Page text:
The Rest Will Be Familiar to You from Cinema review – flesh-and-blood take on the Oedipus curse


He might recently have been haunting the National Theatre and the Royal Opera House, but playwright Martin Crimp seems more at home outside Britain. His translations of French classics are justly celebrated, while certain German theatres treat him almost like a house dramatist. His latest appearance at the Avignon festival, The Rest Will Be Familiar to You from Cinema, a version of Euripides’ little-performed Phoenician Women, is appropriately transnational: a French version of a script that debuted in German in 2013, translated from English, itself adapted from Greek.

Focusing on the tragedy of Oedipus, it narrates a part of the tale we don’t often hear, the catastrophic fallout for the hero’s family. We encounter his mother Jocasta – who, catastrophically, he has married – her long-suffering daughter, Antigone, and their sons, Eteocles and Polynices, together locked in conflict. Oedipus himself only appears at the very end, blinded and befuddled. Centre stage in this version are the Women, halfway between a conventional Greek chorus and Macbeth’s Witches, administering malign fate and purring sphinx-like riddles: “If Anna has two more ponies than Miriam / and Miriam’s cat Bobby has seven kittens / then what is it like to kill?”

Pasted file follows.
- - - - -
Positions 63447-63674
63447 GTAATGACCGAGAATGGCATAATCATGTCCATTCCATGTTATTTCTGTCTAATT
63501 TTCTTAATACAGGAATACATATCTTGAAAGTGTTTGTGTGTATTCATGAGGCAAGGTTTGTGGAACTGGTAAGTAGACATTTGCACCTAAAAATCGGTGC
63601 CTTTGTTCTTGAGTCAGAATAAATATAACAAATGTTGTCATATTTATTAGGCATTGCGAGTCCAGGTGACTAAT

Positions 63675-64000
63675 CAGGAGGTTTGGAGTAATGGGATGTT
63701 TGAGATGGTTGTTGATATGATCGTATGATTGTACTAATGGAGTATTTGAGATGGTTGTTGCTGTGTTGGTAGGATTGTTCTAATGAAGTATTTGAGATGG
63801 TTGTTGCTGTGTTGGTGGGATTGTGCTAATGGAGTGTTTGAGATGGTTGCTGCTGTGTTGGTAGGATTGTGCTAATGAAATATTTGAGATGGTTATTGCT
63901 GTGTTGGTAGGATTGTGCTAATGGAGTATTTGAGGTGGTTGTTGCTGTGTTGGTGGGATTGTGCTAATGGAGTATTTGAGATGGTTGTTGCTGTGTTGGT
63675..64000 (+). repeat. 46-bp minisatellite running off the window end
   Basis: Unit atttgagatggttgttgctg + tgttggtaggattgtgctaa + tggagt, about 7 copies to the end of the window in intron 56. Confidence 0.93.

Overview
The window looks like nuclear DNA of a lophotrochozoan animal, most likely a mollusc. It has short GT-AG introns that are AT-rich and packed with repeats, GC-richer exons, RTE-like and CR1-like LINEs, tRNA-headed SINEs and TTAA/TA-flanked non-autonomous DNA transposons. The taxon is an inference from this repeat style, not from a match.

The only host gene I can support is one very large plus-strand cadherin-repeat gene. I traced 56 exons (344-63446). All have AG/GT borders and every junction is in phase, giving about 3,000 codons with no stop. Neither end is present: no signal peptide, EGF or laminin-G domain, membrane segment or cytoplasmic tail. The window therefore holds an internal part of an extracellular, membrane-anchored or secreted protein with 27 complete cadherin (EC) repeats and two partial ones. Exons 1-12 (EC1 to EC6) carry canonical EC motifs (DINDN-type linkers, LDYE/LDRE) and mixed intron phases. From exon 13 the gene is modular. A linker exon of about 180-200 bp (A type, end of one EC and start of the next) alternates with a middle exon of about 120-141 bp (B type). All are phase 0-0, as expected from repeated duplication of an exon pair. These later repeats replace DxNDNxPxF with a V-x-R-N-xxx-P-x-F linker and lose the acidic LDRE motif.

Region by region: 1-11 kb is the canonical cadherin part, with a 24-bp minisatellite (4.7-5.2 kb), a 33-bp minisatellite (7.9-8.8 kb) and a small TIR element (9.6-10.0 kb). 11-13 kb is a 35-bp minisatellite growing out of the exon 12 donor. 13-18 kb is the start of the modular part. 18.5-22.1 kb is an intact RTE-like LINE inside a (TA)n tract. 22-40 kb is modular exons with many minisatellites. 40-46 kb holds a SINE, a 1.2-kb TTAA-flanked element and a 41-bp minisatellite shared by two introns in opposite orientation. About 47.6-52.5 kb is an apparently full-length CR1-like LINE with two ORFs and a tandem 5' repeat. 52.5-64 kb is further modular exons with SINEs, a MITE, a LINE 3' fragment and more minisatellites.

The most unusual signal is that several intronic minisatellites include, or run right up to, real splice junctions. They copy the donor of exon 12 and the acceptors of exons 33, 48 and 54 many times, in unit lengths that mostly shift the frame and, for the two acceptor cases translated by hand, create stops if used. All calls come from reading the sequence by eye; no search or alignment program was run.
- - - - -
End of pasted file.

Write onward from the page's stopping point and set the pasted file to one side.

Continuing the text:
Blood feud … The Rest Will Be Familiar to You from Cinema. Photograph: Christophe Raynaud de Lage

Taking its cue from this exam-paper-from-hell feel, director Daniel Jeanneteau sets the production in a modern-day school, and the Women – teenage non-professionals recruited from around Paris – are constantly and indelibly present. They flock like ravens when news arrives of the brothers’ grisly fight to the death, and when it comes to the ritual sacrifice of a young boy – the only solution to Oedipus’s blood curse – it is they who offer the knife.

Crimp’s text is as violent and sly as ever, full of lacerating swipes at the management-speak of contemporary warfare, but events are static, and Jeanneteau’s statuesque production doesn’t help. With long tracts of reported action and speech, it often feels like an animated prose poem. Though the setting is contemporary, the production feels stuck – more an exquisitely chiselled artefact than a thing of flesh and blood (though there’s certainly plenty of blood).

Despite excellent teamwork from the teens, and some fine solo performances – Solène Arbel’s wild-eyed Antigone stands out – it never quite makes the case for Crimp’s adaptation. Or, indeed, Euripides’ play.



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